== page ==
Dec 03

National Symbols of Colombia: What are they?

Colombian National Symbols

 

Colombia is undoubtedly an amazing country to visit and travel through; most people who come here fall head over heels for the place and can’t wait to get back! However, as much as we love to show you the beauty, magic and diversity of our adopted homeland, it’s also important to learn about the culture, history and national identity of Colombia when you travel here. All counties have their iconic national symbols and rituals which are intricately connected to the national psyche, and the culture of the country, and Colombia is no different. What’s the national bird/flower/anthem I hear you cry! Well, you’re about to find out…

 

 

National Anthem – ¡Oh gloria inmarcesible!

This anthem, officially called the Himno Nacional de la República de Colombia, dates back to 1887, when Jose Domingo Torres, an actor from Bogota, and opera singer Oreste Sindici, used a poem written by the former Colombia President Rafael Nunez, and set it to music. It was adopted as the National Anthem in 1920, and since 1995 all TV and radio broadcasts must play it at both 6am and 6pm. The long version features the line: “Indomitable centaurs descend to the plains”…which makes the British anthem sound as rubbish as it is…

 

Colombia national flag
It’s a good flag…

National Flag – Tricolor Nacional

The flag was adopted on November 26, 1863. With 3 horizontal stripes (yellow, blue, red), of which the yellow takes up the top half, the flag is deeply representative of Colombian history: the yellow represents the multitude of gold found in the country, the blue the 2 oceans on Colombia’s shores, and the red the blood spilled in the battle for independence. The basic design is credited to Francisco de Miranda, and went through a variety of stages before becoming the one we all know and love today.

 

Andean Condor Colombia
Andean Condor – a pretty big bird!

National Bird – Andean Condor

This mighty bird sit atop the Colombian Coat of Arms, and is also the national bird or an important symbol in Argentina, Peru, Ecuador, Bolivia and Chile. It’s gigantic wingspan and mountain habitat make it an imposing and impressive symbol. Critics have questioned its role in Colombia, being as there are less than 100 wild condors left in the country; however, having been lucky enough to see these remarkable birds soaring over the mountains of the Nevados and El Cocuy, I can’t think of a better choice…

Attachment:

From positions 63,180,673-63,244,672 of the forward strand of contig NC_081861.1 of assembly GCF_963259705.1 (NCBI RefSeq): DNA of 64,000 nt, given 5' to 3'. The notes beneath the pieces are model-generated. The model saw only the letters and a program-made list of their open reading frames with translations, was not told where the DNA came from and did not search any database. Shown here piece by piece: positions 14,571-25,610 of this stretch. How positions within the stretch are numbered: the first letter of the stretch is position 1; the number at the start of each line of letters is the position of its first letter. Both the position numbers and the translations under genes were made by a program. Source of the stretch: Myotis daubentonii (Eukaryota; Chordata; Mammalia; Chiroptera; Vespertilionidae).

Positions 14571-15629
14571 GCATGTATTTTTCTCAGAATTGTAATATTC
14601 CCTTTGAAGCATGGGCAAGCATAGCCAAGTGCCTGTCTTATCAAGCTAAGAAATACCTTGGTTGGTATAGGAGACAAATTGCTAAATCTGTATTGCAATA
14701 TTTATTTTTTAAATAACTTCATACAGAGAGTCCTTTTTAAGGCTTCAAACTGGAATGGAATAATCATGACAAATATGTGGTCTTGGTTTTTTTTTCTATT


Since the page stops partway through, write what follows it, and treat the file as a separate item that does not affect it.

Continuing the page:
Cocora Valley, in the Coffee Region
Wax Palms in the Cocora Valley

National Tree – Quindio Wax Palm

The wax palm is native the the Cocora Valley in Colombia’s Coffee Region, where they grow by their thousands. It is the tallest palm in the world, reaching heights of up to 60 meters, and was first recorded in 1801 by Alexander von Humboldt. The trees once faced extinction, but this growing threat was thankfully noted, and they are now a protected species…well, it wouldn’t really do to have your national tree go extinct now would it!?

 

Colombian national flower
Nice, huh?!

National Flower –  Cattleya trianae 

This flower, also called ‘Flor de Mayo’ is the flower of the country of flowers! Which means it must be pretty special, right?! Oh, it is alright: an epiphytic orchid, endemic to Colombia, it has been the national flower since 1936. It was chosen for two reasons: the lip is yellow, blue and red like…(oh come, if you’ve read the post then you know!), and the species takes its name from Colombian botanist Jeronimo Triana. It is an endangered cloud forest species, and having seen a few, I can tell you that it’s beautiful…

 

Tejo in Colombia
Lining up the perfect shot… Or taking a much-needed beer break?

National Sport – Tejo

Nope, it’s not football! The Colombian national sport is an amazing old game known as tejo. We’ve written about it here in more detail so you can learn the rules, but what is most amazing about tejo is that it involves throwing metal at gunpowder…’nuff said, right?! The game dates back to indigenous groups from the central Colombian Andes, and is popularly attributed to the Chibcha or Muisca people. It is, simply put, amazing fun!

So, there you have it: the mayor national symbols and activities of this amazing country. If you can think of any more essential ones we may have missed, don’t hesitate to comment below.

Chris

 

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